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  • Issue of
  • Jan 25-31, 2006
  • Vol. 26, No. 15

News & Views

Arts & Culture

  • The Scene
  • Underworld: Evolution

    If you liked the first Underworld film, chances are you’ll find this unnecessary sequel only mildly disappointing. For the rest of us, there’s very little evolution to be found, just more of the same … but not even as good.
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  • The Scene
  • Match Point

    In this Woody Allen film set in London, Jonathan Rhys-Meyers plays Chris Wilton, a social climber whose lukewarm success as a pro tennis player prompts him to abandon the tour to give lessons at a posh English club. There he meets Tom Hewett (Matthew Goode) who takes an immediate liking to Chris and introduces him to his smart but all-too-chipper sister Chloe (Emily Mortimer). Chris and Chloe become an item, and she gets him a post in her dad’s business. It seems like Tom’s on his way to getting the lifestyle he craves. Nola (Scarlett Johansson) is Tom’s American fiancé, whose failing acting career is the bane of the hoity Hewett parents. We watch as Johansson and Rhys-Meyers' simmering lust explodes and then slowly implodes into near disaster. Chris’ wife is desperate to get pregnant, his pregnant mistress is desperate to be his next wife — and the fallout leads him to murder.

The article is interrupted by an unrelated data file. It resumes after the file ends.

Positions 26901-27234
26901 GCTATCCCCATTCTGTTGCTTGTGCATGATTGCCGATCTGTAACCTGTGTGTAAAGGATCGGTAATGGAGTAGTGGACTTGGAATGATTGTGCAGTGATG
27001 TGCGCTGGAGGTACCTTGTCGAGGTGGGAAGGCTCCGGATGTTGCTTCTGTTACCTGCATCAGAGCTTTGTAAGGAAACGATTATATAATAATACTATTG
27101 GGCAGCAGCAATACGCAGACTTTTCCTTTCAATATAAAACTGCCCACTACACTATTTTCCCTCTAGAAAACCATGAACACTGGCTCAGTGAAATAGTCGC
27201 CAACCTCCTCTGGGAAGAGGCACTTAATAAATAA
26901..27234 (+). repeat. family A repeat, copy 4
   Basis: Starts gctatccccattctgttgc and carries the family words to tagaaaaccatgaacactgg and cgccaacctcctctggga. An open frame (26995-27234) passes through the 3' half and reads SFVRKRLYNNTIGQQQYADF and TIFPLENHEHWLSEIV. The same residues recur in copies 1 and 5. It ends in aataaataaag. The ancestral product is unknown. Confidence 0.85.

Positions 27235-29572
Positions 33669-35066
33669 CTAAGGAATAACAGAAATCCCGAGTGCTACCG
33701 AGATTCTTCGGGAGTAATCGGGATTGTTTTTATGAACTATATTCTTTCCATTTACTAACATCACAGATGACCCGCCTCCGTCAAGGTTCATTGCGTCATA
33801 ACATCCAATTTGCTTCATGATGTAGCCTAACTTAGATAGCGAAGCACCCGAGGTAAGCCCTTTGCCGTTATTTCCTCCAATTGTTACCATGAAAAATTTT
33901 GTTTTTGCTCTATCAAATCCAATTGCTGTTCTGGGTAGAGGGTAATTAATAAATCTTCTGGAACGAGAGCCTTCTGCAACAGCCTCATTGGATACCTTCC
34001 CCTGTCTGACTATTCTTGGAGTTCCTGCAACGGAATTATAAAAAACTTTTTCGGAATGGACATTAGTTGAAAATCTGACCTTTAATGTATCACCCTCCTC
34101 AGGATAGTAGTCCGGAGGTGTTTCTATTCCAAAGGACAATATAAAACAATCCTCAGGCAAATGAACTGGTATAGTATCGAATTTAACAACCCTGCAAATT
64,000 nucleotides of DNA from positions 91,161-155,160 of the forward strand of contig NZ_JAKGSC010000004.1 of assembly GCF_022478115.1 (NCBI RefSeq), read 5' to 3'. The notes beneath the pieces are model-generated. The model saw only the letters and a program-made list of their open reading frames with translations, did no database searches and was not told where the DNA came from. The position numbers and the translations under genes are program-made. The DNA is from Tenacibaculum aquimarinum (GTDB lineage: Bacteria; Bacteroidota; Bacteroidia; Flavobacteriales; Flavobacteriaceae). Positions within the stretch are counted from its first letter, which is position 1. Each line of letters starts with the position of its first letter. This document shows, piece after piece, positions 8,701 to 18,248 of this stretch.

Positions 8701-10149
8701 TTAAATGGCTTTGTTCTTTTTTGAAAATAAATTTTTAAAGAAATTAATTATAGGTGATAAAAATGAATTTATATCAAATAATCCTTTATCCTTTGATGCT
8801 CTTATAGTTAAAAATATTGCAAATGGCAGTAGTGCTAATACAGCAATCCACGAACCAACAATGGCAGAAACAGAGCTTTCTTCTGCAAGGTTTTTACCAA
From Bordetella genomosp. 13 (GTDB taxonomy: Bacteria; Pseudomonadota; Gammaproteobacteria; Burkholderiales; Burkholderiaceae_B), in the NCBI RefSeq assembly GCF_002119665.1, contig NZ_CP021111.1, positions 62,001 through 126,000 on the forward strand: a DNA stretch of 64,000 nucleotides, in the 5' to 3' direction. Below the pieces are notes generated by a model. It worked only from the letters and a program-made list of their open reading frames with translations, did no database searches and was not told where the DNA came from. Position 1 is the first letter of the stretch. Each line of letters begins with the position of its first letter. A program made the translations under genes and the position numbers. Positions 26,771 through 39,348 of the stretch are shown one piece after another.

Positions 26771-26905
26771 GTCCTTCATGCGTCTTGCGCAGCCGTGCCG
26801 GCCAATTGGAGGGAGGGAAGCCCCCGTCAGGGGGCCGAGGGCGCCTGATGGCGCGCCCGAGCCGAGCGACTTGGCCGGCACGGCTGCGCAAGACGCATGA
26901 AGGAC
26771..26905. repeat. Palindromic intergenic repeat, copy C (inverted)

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  • The Scene
  • Looking for Comedy in the Muslim World

    Albert Brooks drops the pretense of character and simply plays himself. Hired by the American government, Brooks travels to Pakistan and India to find out what makes Muslim people laugh, and to better understand Islamic culture. It’s a great premise for a comedy, and an abortive audition with Penny Marshall, Brook’s initial contact with the State Department, as well as his attempts to find a suitable assistant in India are all quite funny. But then, mysteriously, any semblance of a well-crafted comedy disappears.
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  • The Scene
  • The New World

    To the uninitiated, Malick’s style and pace can be like watching paint dry, and this film will do nothing to change that impression. The filmmaker tackles the legend of Pocahontas, with Captain John Smith played by Colin Farrell and Pocahontas played by newcomer Q’Orianka Kilcher. But the film isn’t a romance, it’s an exploration of the way one culture can seduce and ultimately destroy another.
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